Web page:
Sherwin-Williams' 2016 Color Of The Year Is.. White.

Technically, it's "Alabaster."

Sherwin-Williams announced its 2016 color of the year today, and it is -- are you ready for this? It's white. Again.

Technically called "Alabaster," it is a hue "symbolic of new beginnings," Sherwin-Williams said in a statement and "represents a straightforward and necessary shift to mindfulness, well-being and an atmosphere that is pure,” its Director of Color Marketing, Jackie Jordan, added.

It's also the third white to be chosen as a color of the year this year, preceded by "Simply White," picked by Benjamin-Moore, "Cappuccino White", Glidden's choice, and "Bowstring" and "Ivory Keys," which are deemed color trends by Behr.

In case you can't picture it, here's what Sherwin-Williams' choice looks like upclose:

If it feels like you're being bombarded with shades of white this year, you can blame your peers: "Sherwin-Williams spends an extraordinary amount of time researching color trends and why certain colors are resonating with certain people," Jordan told The Huffington Post in an email. Its National Home Design and Color Survey found that 73 percent of respondents liked "Alabaster" for its ivory tone, rather than plain white.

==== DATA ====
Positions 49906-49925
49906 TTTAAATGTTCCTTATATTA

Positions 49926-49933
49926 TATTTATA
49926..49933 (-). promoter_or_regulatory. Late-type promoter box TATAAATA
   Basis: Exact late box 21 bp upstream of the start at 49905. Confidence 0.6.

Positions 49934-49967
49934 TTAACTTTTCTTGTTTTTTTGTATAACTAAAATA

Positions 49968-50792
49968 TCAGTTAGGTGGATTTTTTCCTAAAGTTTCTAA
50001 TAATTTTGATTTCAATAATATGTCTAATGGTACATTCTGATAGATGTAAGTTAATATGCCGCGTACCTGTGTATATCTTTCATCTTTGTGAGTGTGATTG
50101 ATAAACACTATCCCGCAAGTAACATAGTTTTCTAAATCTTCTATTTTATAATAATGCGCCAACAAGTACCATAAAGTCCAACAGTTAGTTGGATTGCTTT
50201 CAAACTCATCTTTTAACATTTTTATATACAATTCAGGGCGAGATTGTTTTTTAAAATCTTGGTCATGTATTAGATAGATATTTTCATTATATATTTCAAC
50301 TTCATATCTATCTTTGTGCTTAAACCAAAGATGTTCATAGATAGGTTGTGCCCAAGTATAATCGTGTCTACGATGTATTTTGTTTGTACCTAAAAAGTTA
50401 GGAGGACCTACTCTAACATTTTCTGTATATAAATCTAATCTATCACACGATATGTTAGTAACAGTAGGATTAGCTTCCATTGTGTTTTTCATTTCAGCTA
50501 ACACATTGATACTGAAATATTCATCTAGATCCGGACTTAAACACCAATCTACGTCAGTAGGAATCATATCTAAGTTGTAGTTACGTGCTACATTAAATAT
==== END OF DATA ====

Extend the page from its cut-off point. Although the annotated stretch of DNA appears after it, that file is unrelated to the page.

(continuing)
"We feel that whites are resonating with consumer attitudes across genders and generations rather than one specific group," Jordan said.

As described on its website, Sherwin-Williams' Pura Vida campaign focuses on earth tones, or colors reminiscent of "the elements that remind us to live well, be well, and stay well. Alabaster holds so much symbolism for peace and tranquility," Jordan told HuffPost.

"We have found that consumers are overwhelmed and are finally coming to the realization that they need to slow down, commit to down time, get away from technology, enjoy solitude or quiet evenings in the company of family and friends. White is the perfect color to soothe a space and calm the soul," she said.

To use it in a room, Jordan recommended to use "lots of layers, shapes and textures and a combination of matte and glossy surfaces. Think heavy knitted throws, sleek white marble, white birch logs, shag or Flokati rugs, white subway tiles, architectural elements, geometric or organic pottery shapes."

Here's how "Alabaster" looks in a room:

Courtesy Sherwin-Williams
Courtesy Sherwin-Williams
Courtesy Sherwin-Williams
Courtesy Sherwin-Williams

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